centres of the law enforcement agencies. A number of them should already have been released
          under a provision of Iranian law that permits release aifier 30 per cent of the sentence has been
          served.
          66. The Special Representative is informed that anti-Semitism has been growing over the
          past three or four years, seemingly sponsored by State agencies. One example was the
          anti-Semitic serials shown on the Woice and vision” programme of State television, which
          ignored complaints fflom the community and removed the programmes only when they became
          unpopular. Reports reaching the Special Representative suggest that, in early 1997, a fatwa
          opened the door to denying the passing of Jewish estates to the heirs on the grounds that they had
          been connected to Zionism (or) international arrogance”. Clearly, the President's Committee
          on the Implementation of the Constitution should be addressing such situations.
          67. Evangelical Christians face particular hardships. The Government seems to equate
          Christianity with the traditional ethnic Christian communities in Iran. In fact, like the Baha'is,
          the evangelical Christians are Iranian by language and culture. OEey do not enjoy the limited
          rights of the ethnic Christians and are suspected of being engaged in conversion activities. OEeir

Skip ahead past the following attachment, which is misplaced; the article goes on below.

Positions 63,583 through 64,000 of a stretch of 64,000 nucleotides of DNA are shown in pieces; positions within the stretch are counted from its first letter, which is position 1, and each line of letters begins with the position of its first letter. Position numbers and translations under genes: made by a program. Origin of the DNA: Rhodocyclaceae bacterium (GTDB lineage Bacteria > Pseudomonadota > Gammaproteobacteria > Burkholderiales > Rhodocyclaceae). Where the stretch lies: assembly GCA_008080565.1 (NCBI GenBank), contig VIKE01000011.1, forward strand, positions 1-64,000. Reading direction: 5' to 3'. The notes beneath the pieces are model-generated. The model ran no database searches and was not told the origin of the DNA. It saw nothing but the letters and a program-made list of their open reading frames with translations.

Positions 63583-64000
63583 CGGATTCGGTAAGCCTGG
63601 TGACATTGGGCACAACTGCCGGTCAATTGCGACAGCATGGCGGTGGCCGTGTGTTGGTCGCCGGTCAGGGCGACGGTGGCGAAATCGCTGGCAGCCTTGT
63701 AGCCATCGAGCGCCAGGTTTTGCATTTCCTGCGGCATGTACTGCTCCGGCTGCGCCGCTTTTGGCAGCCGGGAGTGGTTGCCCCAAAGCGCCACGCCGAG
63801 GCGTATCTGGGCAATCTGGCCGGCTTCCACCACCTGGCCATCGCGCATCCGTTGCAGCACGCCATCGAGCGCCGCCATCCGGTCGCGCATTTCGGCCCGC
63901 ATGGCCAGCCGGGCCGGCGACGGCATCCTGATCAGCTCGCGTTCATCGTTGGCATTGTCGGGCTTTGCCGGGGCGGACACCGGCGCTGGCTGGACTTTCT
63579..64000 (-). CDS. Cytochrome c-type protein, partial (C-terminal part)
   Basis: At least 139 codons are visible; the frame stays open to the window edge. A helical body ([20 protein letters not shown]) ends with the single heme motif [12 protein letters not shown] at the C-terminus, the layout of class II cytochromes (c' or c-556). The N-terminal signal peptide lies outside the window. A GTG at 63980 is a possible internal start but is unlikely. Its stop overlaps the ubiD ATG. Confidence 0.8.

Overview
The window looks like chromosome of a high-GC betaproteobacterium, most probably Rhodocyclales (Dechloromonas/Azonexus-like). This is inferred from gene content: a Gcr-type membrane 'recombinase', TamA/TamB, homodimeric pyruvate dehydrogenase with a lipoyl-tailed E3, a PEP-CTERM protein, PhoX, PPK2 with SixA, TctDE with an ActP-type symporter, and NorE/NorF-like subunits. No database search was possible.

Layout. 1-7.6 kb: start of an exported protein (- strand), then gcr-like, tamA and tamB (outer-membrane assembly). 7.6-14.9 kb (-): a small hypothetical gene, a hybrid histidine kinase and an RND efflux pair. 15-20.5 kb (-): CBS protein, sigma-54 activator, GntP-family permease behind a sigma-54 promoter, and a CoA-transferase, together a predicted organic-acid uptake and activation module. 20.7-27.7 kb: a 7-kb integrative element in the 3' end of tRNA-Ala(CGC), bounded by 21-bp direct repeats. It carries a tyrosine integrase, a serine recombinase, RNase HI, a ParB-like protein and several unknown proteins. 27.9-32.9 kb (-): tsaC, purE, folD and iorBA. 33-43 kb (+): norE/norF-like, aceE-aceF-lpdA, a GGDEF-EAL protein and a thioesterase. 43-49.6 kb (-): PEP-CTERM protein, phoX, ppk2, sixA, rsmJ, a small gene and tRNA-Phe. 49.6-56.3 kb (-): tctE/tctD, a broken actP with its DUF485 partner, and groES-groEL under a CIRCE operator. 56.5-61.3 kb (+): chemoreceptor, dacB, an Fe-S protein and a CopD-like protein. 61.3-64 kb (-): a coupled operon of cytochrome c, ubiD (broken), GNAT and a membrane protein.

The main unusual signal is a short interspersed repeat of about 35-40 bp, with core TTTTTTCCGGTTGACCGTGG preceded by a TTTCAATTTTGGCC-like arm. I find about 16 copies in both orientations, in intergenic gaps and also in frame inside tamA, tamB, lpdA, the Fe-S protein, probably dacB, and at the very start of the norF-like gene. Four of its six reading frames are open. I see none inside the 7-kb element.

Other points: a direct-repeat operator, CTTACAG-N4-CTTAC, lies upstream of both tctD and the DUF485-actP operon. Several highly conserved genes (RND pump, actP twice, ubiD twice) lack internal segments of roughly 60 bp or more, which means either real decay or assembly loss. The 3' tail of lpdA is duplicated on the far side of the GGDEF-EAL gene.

worship services are subject to harassment and from time to time they have suLered persecution
          and even death for their beliefs.
          68. The Special Representative condemns this harassment of minority groups and calls on the
          Government to take action to protect the rights of all religious minorities, as set out in the Iranian
          Constitution and in international legal norms.
          69. There are now indications that the Government may be introducing some changes in the
          treatment of at least the recognized religious minorities. Government sources state that the
          religious minorities may now appoint one of their own as school director and that this has
          already happened in the case of three Armenian schools. Secondly, the granting of lower
          damage awards to members of minority religious groups is now being actively discouraged and
          three courts have already abolished the practice. Thirdly, there is an increase in the number of
          minority language courses taught in religious minority schools and there is an eLort to
          institutionalize the teaching of minority languages in accordance with article 15 of the
          Constitution. Fourthly, a special committee has been set up in the Ministry of the hiterior to
          address the problems of the religious minorities.
        
          
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          70. All of this is good news and hopefully these intentions will be fully implemented. It
          should be noted, however, that so far they do not appear to apply to the ethnic minorities nor to
          the non-recognized religious minorities.
          3. OEe Baha'is
          71. Concern about the human rights situation of the Baha'is remains on the agenda of the